by Michele S. Byers, executive director of the New Jersey Conservation Foundation
After years of alarmingly bad news, New Jersey’s honeybees may finally have something to buzz about!
Although not native to New Jersey, European honeybees have become integral to the Garden State’s farms. The N.J. Department of Agriculture estimates the state’s 9,000 bee colonies enable production of $200 million worth of fruits and vegetables annually … not mention 360,000 pounds of honey (or $569,000 worth) in 2008.
That’s a big responsibility for little wings. It’s no wonder, then, that biologists and beekeepers were stunned when huge numbers of bees began to die mysteriously in a global trend that was eventually labeled Colony Collapse Disorder here in the United States.
The numbers have been simply staggering. According to State Apairist (beekeeper) Tim Schuler, about 10 percent of the honeybees normally die off in winter months. But in 2007, the death rate was 40 percent. The losses were so large and precipitous that experts feared a collapse of the food crops that rely on pollination by honeybees. In this state we’re in, we’re talking about apples, cranberries, blueberries, tomatoes, cucumbers, pumpkins and much, much more.
The root cause (or causes) of Colony Collapse Disorder haven’t yet been identified, although experts are investigating everything from parasites to fungus to viruses.
This year, however, there are signs of hope. Schuler estimates this past winter’s death rate at around 15 percent, on the heels of a 17 percent decline in 2008. Nationally, a survey conducted by the Apiary Inspectors of America (AIA) and the U.S. Department of Agriculture found honeybee colony losses were approximately 29 percent from all causes from September 2008 to April 2009, down from about 36 percent in 2007-08.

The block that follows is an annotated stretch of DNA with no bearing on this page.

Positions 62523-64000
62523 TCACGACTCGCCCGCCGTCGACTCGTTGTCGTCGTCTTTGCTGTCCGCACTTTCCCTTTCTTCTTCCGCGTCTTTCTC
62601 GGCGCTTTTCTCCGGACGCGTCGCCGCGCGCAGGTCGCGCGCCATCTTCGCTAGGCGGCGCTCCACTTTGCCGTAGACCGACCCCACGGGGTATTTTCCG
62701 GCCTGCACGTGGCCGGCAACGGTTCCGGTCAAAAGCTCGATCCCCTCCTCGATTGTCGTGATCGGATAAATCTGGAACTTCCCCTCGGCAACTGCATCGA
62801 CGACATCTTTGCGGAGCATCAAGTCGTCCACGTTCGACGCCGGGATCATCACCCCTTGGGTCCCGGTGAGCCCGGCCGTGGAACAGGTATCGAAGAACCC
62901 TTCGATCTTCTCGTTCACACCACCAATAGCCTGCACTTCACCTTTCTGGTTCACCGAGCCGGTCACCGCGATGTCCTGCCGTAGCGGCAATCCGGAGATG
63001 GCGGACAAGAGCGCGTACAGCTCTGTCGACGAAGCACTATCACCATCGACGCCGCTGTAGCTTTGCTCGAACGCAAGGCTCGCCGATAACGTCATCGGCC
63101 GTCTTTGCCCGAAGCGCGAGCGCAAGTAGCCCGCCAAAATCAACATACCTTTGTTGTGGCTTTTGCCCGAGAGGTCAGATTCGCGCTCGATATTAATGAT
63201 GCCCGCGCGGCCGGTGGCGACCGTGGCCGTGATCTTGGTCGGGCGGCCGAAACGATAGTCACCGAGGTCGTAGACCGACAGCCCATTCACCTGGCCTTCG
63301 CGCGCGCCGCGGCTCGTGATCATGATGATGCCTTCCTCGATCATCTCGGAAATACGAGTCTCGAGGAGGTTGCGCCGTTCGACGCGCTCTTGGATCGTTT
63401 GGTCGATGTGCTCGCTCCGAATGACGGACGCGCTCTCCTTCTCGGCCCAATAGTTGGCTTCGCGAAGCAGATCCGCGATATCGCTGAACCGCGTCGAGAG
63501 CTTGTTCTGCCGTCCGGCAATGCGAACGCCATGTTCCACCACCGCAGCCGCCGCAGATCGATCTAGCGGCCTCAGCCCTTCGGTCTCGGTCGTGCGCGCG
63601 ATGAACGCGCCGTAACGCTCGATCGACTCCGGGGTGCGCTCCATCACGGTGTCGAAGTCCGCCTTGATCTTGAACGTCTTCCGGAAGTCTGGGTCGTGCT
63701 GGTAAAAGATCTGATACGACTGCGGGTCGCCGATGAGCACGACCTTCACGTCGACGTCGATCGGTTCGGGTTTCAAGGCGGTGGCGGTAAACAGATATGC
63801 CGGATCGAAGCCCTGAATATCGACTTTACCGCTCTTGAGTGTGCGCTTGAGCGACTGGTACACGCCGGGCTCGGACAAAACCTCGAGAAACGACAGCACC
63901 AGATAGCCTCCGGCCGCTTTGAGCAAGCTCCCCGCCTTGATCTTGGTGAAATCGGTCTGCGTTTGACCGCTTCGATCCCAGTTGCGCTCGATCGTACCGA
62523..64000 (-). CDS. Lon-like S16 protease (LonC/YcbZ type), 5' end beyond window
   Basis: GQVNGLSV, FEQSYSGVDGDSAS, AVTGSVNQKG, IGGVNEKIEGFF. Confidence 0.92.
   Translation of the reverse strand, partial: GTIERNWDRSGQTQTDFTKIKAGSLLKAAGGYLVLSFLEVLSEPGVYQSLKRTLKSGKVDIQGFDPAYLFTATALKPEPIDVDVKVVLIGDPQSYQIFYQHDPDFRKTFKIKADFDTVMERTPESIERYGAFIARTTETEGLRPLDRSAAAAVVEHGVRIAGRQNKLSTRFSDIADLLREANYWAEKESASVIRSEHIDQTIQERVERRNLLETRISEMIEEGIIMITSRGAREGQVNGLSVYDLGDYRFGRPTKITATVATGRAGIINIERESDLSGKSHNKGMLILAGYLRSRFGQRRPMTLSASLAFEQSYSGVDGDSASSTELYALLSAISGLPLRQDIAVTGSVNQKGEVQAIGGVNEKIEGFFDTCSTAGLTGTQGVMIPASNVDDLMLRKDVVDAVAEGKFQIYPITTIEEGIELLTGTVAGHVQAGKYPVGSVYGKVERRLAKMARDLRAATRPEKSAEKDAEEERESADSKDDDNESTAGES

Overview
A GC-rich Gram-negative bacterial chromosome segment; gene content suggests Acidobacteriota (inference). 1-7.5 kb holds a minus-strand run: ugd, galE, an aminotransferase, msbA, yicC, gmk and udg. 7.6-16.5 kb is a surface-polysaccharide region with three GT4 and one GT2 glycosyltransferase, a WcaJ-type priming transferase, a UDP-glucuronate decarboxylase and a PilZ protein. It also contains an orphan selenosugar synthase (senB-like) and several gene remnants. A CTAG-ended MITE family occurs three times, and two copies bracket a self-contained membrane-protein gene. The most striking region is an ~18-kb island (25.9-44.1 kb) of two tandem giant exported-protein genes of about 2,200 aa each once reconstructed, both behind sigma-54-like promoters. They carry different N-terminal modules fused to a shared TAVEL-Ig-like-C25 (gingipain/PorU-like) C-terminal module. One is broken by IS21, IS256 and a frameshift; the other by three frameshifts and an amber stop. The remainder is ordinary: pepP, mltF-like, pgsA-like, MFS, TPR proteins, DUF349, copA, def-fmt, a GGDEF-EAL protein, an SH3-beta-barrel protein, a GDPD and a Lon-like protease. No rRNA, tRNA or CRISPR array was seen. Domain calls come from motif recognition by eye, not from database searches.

While those numbers are nowhere near positive enough to declare the crisis over, the declining loss rate has led some experts to speculate that bees have turned a crucial corner.
Whatever the reason, let’s be thankful our honeybees are getting a break. Here are some ways to show your thanks. First, if you find a colony of honeybees in your yard or home, don’t spray them with insecticide. If you want them removed, call a qualified beekeeper to safely relocate them.
Or, if you want to take a more proactive role in the honeybees’ recovery, become a beekeeper! Try the “Bee-ginner’s Beekeeping” course offered through a cooperative effort of Rutgers New Jersey Agricultural Experiment Station’s Office of Continuing Professional Education, New Jersey Department of Agriculture and the New Jersey Beekeepers Association. The program offers up to $300 worth of beekeeping equipment and bees to the first 50 participants who meet state requirements. The next beekeeping course is planned for Oct. 22, 23 and 24. Classes filled up quickly in 2008 and again this spring, so don’t wait! You can find out more at 732-932-9271 or http://njaes.rutgers.edu/spotlight/beekeeping.asp.
Get your children involved. The 4-H Beekeeping Club of Bridgewater encourages kids to start beekeeping at age nine! Check out their website at www.freewebs.com/4hbeekeeping. Another helpful website is www.beenative.org.
Finally, why not create your own “bee-friendly” landscape? You’ll have lots of beautiful flowering trees and flowers to enjoy, and encourage the bees at the same time!
I hope you will consult New Jersey Conservation Foundation’s website at www.njconservation.org or contact me at email@example.com, if you would like more information about conserving New Jersey’s precious land and natural resources.
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